The opening of a news story - usually the first paragraph - is termed "the lead."The lead is the most important part of any newspaper story, because the reader usually decides whether to continue reading based on the lead. As a writer, we have to persuade the reader to stick with us. As a result, newspaper writers naturally struggle with their leads.
An 18-year-old Mariappan high school student was killed late Wednesday when his bicycle struck a telephone pole near Vannarpettai Tirunelveli.
First, what are the Five Ws in this story?
What: Killed in a single-vehicle accident.
When: 10:30 p.m. Wednesday.
Where: Intersection of Highway 16 and Highway 2A.
Why: bicycle struck telephone pole.
How: bicycle went out of control.
In the suggested recast lead, the writer has chosen to name five of the six key points, but in more general fashion that allows for economy of words. How, and the remaining details, will be filled in later.
Once the writer has decided the most important information to put in the lead, presented it as a complete sentence, lead-writing guidelines in mind.
Keep it tight - use no more than about 30 words.
Avoid distractions - strive to write a coherent lead that contains no capital letters other than the first one, no numerals, no commas and no formal titles
Set the right tone - the tone of the lead should be appropriate for the event being reported on.
Don't bury the lead - don't make readers wallow through insignificant facts to get the point of the story.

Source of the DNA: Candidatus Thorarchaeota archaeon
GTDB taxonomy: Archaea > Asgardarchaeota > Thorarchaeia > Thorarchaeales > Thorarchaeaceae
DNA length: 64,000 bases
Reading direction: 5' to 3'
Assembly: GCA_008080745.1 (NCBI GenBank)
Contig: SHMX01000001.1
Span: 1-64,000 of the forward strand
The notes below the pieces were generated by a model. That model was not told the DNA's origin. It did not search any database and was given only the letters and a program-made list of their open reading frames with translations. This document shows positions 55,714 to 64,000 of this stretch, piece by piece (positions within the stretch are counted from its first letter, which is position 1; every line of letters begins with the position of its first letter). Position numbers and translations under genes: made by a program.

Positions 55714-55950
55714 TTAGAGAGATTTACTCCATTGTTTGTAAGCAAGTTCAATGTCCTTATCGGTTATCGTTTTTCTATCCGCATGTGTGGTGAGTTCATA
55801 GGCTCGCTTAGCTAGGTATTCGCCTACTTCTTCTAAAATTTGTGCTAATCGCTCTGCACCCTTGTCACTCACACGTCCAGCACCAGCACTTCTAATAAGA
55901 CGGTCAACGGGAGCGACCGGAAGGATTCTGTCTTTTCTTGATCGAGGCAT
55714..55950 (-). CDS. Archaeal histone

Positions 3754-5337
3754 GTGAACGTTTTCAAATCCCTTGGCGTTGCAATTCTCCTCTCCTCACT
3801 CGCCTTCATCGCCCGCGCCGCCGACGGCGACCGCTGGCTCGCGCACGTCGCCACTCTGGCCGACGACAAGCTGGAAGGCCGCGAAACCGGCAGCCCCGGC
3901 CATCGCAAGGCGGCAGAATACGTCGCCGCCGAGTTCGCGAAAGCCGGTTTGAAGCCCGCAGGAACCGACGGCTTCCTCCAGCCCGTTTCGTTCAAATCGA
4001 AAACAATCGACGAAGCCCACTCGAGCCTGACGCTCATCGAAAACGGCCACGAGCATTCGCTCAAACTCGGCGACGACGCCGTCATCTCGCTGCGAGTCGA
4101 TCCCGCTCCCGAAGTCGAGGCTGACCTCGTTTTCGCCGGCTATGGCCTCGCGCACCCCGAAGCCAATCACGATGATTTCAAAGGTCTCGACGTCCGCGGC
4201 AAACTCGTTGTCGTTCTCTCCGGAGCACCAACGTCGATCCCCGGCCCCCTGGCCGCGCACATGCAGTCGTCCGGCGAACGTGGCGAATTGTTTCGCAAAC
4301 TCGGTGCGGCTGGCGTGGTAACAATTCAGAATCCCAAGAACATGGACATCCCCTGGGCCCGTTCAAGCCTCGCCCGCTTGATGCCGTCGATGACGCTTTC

Highlight differences - find the fact, that makes the story different.
Speak clearly - jargon, acronyms, foreign phrases, abstract concepts, general and vague language all make it hard to understand what a story is about. Say what you mean and say it clearly and directly.
Use active words - describe the action. Where possible use the active voice.
Be visual - help the reader "see" what's happening.
Beware double-decker leads - don't repeat the first paragraph in the second.
Avoid clichés - don't let something go terribly wrong..
- Journalists call the opening of a news story "the lead."
- The lead is the most important part of any newspaper story, because it is based on the lead that most readers decide whether to continue reading.
- The lead must accurately summarize the facts of the story.
- The lead must be interesting enough to command and keep the reader's attention.
- The modern preference is to keep leads short.
- Economical use of words will benefit any news lead.
- A telling detail that sets a story apart from the others belongs in the lead.
- Lead writers should speak clearly and use the active voice.